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Kagan ponders a question.
Kagan ponders a question. Brendan Smialowski/Getty Images
Supreme Court nominee Elena Kagan's Senate confirmation hearings this week had all the trappings typical of these relatively rare proceedings. (She would be just the 112th justice in the nation's history.)
Proud family members, supporters and administration bigwigs filling rows of dark chairs behind the nominee. A crush of photographers and reporters. A flag-decorated, brightly lit press interview area outside the hearing room.
But these hearings, while occasionally substantive — "on the margins better" than confirmation hearings of the recent past, concluded GOP Sen. Lindsey Graham of South Carolina — seemed from the start largely drained of the usual drama a Supreme Court confirmation debate generates.
Remember the long-playing "wise Latina" brouhaha that defined Justice Sonia Sotomayor's confirmation hearings just last year? Or when Justice Samuel Alito's wife fled the hearing room, crying, when her husband was asked during his January 2006 grilling if he was a bigot?
Nothing close to that emerged this week.
In fact, as senators trudged to the finish line Wednesday, gamely grilling the nominee while she gamely parried their questions, it felt like a process utterly out of gas and nearly bled of the partisanship that only occasionally flared this week.
After all, Kagan, the nation's first female solicitor general, would, if confirmed, become just the fourth woman to ascend to the highest court in the land. She worked in the White House of Bill Clinton, the right's reliable bete noire. She is poised to join a court badly divided on hot button issues ranging from gun ownership to the tension between free speech and laws regarding campaign finance.
And, perhaps most importantly, the televised hearings on President Obama's nominee come just a few months before crucial midterm elections.
But the whys aren't really all that complicated.
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From left, Sens. Charles Grassley (R-IA), Orrin Hatch (R-UT), Jeff Sessions (R-AL) and Patrick Leahy (D-VT), during Wednesday's session.
From left, Sens. Charles Grassley (R-IA), Orrin Hatch (R-UT), Jeff Sessions (R-AL) and Patrick Leahy (D-VT), during Wednesday's session. Brendan Smialowski/Getty Images
The hearings were overshadowed by news of the week — from the death of longtime Democratic Sen. Robert Byrd to the confirmation of Gen. David Petraeus as Afghan war commander. They were tempered by a confident, relatively noncontroversial nominee whose confirmation in a Senate where Democrats, after Byrd's death, hold a 58-41 majority, has long seemed guaranteed (two of those 58 are independents who caucus with the Democrats).
And, bottom line, the retired justice she would replace, John Paul Stevens, is considered by Democrats and Republicans alike as more liberal than Kagan. The opposition research operations that conservative think tanks ramped up last year in advance of the Sotomayor hearings? They weren't repeated this year.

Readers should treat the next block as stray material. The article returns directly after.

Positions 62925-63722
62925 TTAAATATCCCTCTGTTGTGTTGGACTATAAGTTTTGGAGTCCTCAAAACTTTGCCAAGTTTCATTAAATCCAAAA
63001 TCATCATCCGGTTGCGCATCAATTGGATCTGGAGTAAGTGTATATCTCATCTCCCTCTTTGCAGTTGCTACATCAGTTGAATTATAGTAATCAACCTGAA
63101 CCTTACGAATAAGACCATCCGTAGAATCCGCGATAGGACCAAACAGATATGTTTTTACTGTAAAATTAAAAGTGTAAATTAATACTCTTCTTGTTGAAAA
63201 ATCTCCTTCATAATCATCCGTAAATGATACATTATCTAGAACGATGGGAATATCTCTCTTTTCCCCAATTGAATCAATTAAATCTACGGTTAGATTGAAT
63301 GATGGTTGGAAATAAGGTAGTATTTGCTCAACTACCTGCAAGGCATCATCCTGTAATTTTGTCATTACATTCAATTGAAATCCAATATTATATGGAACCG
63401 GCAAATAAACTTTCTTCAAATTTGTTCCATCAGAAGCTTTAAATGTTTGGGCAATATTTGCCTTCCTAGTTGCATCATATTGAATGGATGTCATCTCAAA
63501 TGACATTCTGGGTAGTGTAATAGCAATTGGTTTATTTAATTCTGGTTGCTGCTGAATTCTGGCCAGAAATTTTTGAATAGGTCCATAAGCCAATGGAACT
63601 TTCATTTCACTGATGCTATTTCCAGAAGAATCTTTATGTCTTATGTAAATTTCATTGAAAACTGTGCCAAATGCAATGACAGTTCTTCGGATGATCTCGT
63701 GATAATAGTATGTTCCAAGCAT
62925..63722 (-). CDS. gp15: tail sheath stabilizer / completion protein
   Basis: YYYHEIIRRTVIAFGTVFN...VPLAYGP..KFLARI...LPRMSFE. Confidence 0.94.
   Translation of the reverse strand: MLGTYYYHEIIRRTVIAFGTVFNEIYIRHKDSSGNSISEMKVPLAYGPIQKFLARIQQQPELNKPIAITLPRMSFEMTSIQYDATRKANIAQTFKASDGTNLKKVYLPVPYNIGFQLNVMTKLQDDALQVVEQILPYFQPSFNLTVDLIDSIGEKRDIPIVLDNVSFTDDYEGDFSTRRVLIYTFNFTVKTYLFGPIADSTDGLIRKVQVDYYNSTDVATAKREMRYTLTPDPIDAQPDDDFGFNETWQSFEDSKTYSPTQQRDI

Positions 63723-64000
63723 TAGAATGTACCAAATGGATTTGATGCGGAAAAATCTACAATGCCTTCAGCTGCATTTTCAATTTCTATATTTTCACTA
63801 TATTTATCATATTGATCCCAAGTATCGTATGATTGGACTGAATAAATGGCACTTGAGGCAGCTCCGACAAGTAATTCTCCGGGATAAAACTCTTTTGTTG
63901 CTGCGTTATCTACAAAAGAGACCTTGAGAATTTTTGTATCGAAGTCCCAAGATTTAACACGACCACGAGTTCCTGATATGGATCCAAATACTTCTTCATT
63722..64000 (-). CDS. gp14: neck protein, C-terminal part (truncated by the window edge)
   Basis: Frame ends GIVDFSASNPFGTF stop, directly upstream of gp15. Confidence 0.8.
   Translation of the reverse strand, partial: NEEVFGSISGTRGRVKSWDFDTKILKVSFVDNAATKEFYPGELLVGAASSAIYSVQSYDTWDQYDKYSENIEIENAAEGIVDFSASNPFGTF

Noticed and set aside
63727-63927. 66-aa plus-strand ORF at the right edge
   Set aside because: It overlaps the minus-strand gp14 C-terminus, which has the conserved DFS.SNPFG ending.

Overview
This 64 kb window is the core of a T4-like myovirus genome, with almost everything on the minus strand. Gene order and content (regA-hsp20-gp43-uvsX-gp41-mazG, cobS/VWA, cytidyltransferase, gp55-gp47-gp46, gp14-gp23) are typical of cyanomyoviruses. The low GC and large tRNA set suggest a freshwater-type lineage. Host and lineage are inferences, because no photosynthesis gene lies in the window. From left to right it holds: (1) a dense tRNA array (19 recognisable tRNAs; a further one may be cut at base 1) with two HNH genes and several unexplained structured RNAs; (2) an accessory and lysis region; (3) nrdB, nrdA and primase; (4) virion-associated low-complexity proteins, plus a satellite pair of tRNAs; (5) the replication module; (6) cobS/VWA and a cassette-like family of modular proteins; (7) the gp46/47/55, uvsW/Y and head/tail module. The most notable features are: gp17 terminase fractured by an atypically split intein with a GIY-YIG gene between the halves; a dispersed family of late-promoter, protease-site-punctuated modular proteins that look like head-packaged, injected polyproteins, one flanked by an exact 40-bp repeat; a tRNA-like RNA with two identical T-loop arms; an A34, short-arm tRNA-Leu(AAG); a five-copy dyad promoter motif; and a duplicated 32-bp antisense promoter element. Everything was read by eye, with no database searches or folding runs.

It's not that the hearing topics weren't significant: Kagan was pressed to the end by Republicans about her views on the procedure critics call partial-birth abortion, on whether terrorism suspects should have access to civilian courts, on military recruiting on campus while she was Harvard Law School dean, on foreign law, and on her view of the expansiveness of the Constitution's commerce clause.
Maybe the confirmation process has become in recent years almost routine. After all, Kagan's is the fourth high court confirmation hearing in five years, following Sotomayor, Alito and Chief Justice John Roberts. The last time there was a similar spate was in the early 1990s, when David Souter, Clarence Thomas, Ruth Bader Ginsburg, and Stephen Breyer were confirmed in a four-year span.
And maybe it really has become not such a big deal to see a woman sitting in the witness chair, on what seems a sure and, if the events of this week hold, a relatively ho-hum path to the high court.
Let's give Democratic Sen. Dianne Feinstein of California, who noted the progress made by women on the bench — and progress yet to be made — the last word: "You are," she said, addressing Kagan, "a wonderful role model for women."
Or, perhaps the last word should go to lame-duck Republican turned Democratic Sen. Arlen Specter of Pennsylvania, one of the longest-serving members of the Judiciary Committee, responding to Kagan's assertion that she didn't want to count her high court chickens before they're hatched.
"I'm one of your chickens," he said. Laughter ensued.
But then again, maybe Kagan should get the final say. After Sen. Tom Coburn (R-OK) said these relatively calm proceedings had been better than the usual Supreme Court nomination hearings, Kagan said she had to agree. "I think it's been terrific," she added. "I think everyone has been very fair" and the experience had been "somewhat wearying, but a great moment in my life."